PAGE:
The largest volcanic eruption in recorded history took place in 1815 on the island of Sumbawa, which lies east of Bali in the Indonesian archipelago. After lying dormant for several thousand years Mount Tambora suffered a series of violent explosions over the course of a ten-day period which expelled a staggering 125 cu km (30 cu mi) of molten magma and volcanic debris. (To put this into some perspective, this is over 20 times the volume of material discharged in the Mount St Helens eruption of 1980.) In the process, the top 1,500 m (4,920 ft) of the volcano’s cone was blown away and a giant hollow created, known technically as a caldera, 700 m (2,300 ft) deep and 6 km (3.75 mi) wide.
Tambora is an example of a Plinian eruption (so called after the Roman writer Pliny the Younger who first observed the phenomenon during the AD 79 eruption of Vesuvius). The distinguishing features are a towering column of ash and gases and deadly pyroclastic flows which obliterate everything in their path. In Tambora’s case the eruptive column rose over 40 km (25 mi) into the atmosphere, while the flows laid waste much of the island and some 10,000 people suffered horrible deaths. A thick carpet of ash descended, killing animals and crops and destroying all vegetation on Sumbawa and neighboring islands. It would be five years before new growth returned to the area.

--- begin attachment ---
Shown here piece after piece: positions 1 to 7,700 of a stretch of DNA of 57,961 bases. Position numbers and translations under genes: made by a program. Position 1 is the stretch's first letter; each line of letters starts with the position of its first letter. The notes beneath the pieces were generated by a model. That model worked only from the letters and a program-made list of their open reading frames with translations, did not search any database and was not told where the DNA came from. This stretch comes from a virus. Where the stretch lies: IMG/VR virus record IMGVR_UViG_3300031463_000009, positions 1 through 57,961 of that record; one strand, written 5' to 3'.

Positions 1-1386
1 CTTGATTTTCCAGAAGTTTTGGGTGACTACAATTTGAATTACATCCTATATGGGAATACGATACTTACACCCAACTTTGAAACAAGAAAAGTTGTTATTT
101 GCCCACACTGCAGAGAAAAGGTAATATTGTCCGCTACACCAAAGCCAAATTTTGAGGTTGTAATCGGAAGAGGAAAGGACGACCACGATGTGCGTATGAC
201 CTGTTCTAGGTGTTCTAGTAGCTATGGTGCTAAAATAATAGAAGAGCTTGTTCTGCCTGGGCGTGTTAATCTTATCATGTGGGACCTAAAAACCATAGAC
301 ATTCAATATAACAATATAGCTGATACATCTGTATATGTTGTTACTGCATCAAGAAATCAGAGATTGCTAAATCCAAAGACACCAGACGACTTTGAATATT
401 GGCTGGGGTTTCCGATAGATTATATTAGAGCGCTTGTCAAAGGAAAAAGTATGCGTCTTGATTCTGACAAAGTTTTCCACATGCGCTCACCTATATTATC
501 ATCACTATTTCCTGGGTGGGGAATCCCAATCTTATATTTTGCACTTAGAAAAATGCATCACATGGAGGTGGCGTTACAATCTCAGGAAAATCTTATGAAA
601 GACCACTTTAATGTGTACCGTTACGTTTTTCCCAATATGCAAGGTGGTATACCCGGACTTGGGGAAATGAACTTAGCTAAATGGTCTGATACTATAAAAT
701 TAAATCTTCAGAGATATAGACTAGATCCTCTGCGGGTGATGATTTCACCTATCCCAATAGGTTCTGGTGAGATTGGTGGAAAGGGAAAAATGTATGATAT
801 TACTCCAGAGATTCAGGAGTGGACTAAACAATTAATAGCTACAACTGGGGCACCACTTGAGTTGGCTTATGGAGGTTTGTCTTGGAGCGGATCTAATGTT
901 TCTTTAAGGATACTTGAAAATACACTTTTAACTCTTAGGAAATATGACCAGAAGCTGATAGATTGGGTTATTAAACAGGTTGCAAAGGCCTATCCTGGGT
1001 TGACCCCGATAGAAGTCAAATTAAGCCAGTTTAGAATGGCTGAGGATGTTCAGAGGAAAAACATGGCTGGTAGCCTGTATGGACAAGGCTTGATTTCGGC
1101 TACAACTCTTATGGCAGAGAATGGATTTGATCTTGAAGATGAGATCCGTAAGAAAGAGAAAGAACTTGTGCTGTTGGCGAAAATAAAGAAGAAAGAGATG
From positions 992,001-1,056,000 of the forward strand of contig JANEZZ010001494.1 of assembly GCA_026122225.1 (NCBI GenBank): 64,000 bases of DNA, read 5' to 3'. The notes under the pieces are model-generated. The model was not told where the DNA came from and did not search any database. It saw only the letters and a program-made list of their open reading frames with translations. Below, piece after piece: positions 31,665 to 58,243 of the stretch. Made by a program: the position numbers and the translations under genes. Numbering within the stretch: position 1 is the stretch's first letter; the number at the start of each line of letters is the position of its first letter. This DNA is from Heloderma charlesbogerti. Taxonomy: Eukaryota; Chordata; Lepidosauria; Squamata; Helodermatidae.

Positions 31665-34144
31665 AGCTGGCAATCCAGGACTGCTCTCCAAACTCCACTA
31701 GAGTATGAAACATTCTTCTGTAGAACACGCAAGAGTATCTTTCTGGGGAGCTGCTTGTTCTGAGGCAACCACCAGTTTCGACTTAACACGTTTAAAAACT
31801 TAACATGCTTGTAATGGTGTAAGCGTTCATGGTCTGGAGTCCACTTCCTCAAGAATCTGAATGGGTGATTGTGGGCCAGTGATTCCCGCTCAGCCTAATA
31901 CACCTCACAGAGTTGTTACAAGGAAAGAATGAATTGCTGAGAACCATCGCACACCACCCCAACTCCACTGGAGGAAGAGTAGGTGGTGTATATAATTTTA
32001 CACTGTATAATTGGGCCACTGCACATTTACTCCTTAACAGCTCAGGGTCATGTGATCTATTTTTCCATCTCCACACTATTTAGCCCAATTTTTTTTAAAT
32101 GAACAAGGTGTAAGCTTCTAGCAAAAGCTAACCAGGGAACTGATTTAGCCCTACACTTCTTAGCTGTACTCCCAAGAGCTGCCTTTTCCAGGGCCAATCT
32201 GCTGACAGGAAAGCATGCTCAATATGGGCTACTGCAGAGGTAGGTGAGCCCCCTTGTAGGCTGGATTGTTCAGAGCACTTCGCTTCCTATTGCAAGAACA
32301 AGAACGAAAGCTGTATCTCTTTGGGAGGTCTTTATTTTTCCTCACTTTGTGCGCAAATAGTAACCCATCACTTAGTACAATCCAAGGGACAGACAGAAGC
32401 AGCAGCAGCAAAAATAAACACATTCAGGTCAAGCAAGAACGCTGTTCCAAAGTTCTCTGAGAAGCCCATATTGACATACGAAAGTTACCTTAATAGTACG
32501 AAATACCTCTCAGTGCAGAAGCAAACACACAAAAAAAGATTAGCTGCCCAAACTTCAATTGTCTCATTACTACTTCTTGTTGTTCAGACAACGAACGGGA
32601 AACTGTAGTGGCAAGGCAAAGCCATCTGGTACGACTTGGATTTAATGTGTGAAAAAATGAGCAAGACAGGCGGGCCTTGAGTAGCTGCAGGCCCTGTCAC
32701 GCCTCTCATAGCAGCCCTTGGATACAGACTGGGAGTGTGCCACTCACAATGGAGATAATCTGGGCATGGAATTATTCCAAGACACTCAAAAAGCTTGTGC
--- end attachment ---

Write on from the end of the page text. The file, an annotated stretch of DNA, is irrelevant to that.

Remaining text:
The explosion, which was thought to have been caused by a massive build-up of pressure after ocean water had penetrated cracks in the earth’s crust and reacted with magma deep inside the volcanic chamber, led to falls in temperatures worldwide in the following years; indeed, 1816 became known throughout Europe and North America as ‘the year without a summer’.
When did the Tambora volcano eruption happen: April 5-15 1815
Where did the Tambora volcano eruption happen: Sumbawa Island, Indonesia
What was Tambora’s volcano eruption death toll: 92,000, the majority from the effects of starvation and disease following the disaster. This is the largest death toll from a volcanic eruption in recorded history.
You should know: The dust and acid aerosols which hung in the atmosphere for years afterwards produced strange and brilliant sunsets which were captured by many artists of the day, including the great British landscape painter J M W Turner.